The Long-Term Effects of Cannabis on the Brain
The consumption of cannabis is a controversial subject. There are many studies on the benefits and adverse effects of pot. More and more countries are legalizing cannabis. However, many experts are questioning the effectiveness of medicinal marijuana. Are medical marijuana and other marijuana products useful? Are they harmful? What are the long-term effects of cannabis on the brain?
Cannabis is extremely popular as a recreational drug. Cannabis is also widely used as medicine. Essential oils and other cannabis products are popular for treating chronic pain or epilepsy. Nevertheless, a new study warns that the long-term consumption of cannabis can cause brain damage.
Long-term use of cannabis can cause brain damage
Scientists from the University of Lisbon in Portugal and Lancaster University in England recently conducted a study about the possible dangers of long-term cannabis use. They published their results in the Journal of Neurochemistry. Their findings indicate that regular consumption of cannabis could damage memory.
Researchers observed the effect that WIN 55, 212-2 had on the brains of mice. This is a compound similar to cannabinoids. They found that long-term exposure to this substance caused “significant memory impairments”. The mice they studied couldn’t distinguish between a familiar and new object.
Before we continue, let’s clarify something. The term cannabinoids refers to certain chemical substances that act on the cannabinoid receptors in the body and brain. They have similar effects to those caused by the plant Cannabis sativa (hemp or marijuana).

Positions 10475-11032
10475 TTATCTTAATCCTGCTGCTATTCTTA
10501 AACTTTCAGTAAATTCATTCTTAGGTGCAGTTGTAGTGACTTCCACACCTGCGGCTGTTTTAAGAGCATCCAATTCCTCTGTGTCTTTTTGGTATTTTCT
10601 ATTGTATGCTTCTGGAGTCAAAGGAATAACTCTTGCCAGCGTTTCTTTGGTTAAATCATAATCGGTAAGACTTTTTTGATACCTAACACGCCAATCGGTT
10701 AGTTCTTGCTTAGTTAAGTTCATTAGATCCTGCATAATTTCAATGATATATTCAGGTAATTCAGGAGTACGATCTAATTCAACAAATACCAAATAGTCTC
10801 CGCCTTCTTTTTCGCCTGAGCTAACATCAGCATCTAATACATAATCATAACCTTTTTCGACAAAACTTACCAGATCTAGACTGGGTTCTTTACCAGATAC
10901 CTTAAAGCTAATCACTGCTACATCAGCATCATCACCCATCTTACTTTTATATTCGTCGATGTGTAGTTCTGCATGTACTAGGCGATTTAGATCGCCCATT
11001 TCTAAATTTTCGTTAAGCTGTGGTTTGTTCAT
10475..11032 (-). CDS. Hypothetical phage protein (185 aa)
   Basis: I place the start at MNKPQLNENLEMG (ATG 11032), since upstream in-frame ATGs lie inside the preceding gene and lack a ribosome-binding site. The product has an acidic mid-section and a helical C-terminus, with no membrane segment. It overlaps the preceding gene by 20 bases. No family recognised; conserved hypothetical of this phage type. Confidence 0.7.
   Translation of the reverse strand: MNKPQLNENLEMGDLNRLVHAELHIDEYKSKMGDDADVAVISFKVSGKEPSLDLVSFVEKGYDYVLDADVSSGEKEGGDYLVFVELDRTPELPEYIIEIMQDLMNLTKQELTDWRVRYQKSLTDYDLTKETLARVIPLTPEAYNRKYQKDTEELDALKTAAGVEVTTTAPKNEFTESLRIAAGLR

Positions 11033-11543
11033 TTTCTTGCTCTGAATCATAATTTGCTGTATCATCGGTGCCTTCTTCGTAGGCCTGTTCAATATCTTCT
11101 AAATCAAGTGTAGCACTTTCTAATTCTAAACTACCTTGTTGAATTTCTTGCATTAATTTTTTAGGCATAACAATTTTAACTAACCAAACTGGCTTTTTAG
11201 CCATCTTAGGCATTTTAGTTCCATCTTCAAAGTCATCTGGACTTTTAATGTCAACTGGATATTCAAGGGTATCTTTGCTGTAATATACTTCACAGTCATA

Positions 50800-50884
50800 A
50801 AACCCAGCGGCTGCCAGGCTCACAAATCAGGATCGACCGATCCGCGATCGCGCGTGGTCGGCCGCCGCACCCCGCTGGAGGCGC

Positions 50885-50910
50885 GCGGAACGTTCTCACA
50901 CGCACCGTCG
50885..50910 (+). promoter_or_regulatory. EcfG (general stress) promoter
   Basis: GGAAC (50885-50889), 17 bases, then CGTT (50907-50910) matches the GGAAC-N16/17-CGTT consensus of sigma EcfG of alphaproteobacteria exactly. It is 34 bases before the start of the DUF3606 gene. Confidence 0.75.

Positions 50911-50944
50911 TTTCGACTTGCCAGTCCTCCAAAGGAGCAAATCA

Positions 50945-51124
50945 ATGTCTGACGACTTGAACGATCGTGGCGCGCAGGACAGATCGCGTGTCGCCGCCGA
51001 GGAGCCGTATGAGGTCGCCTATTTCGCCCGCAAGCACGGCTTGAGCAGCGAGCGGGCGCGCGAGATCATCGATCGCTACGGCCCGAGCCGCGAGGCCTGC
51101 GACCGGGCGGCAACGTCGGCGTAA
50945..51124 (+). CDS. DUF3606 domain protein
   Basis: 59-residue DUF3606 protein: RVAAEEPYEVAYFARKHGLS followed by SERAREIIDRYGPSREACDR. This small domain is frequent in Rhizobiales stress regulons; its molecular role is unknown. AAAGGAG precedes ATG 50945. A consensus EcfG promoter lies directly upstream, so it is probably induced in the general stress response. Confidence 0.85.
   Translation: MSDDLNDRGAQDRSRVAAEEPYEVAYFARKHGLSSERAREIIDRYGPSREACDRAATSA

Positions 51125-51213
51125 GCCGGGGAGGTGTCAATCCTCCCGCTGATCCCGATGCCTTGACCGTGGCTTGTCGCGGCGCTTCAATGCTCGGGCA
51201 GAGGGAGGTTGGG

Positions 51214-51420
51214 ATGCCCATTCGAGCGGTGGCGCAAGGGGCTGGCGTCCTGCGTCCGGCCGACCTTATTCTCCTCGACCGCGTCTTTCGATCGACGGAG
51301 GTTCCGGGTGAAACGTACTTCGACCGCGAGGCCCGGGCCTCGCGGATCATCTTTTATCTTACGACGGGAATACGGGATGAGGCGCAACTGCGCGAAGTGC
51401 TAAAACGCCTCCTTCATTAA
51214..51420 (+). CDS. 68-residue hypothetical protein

Long-term effects of cannabis on the brain
Researchers also used neuroimaging to further investigate the effects of cannabis. They saw that this substance derived from cannabis affected areas of the brain responsible for learning, storage, and memory access.
Chronic exposure to this substance affects the brain even more. It alters the communication between the areas of the brain that drive learning and memory. “Our work clearly shows that prolonged cannabinoid intake, when not used for medical reasons, does have a negative impact in brain function and memory,” explained the researchers.
Ana Sebastião, the study’s lead researcher, explains “It is important to understand that the same medicine may re-establish an equilibrium under certain diseased conditions, such as in epilepsy or multiple sclerosis, but could cause marked imbalances in healthy individuals”.
Is it possible to reduce the side-effects of medicinal cannabis?
The study’s findings stem from a previous study by Sebastião’s team. That study found that one of the long-term effects of cannabis on the brain was that it affected recognition memory. This is the kind of memory that lets you recall familiar people or objects.
The researchers in Sebastião’s first study suggested a way to compensate for these negative results. A certain caffeine-related medication can counter the effects on memory. “These results are very important for the development of pharmacological strategies aiming to decrease cognitive side effects of currently used cannabinoid-based therapies, which proved effective against several nervous system disorders,” explains Sebastião.
Scientists hope that a better understanding of the harmful effects of cannabinoid medications can drive the development of strategies to counteract them.
Neil Dawson, the study’s co-author, believes that this brings something new to the table. “This work offers valuable new insight into the way in which long-term cannabinoid exposure negatively impacts the brain. Understanding these mechanisms is central to understanding how long-term cannabinoid exposure increases the risk of developing mental health issues and memory problems.”
In conclusion, the long-term effects of cannabis on the brain may be negative. However, scientists are still researching ways to maximize the benefits of medical marijuana. Only time will tell if they’ll be successful.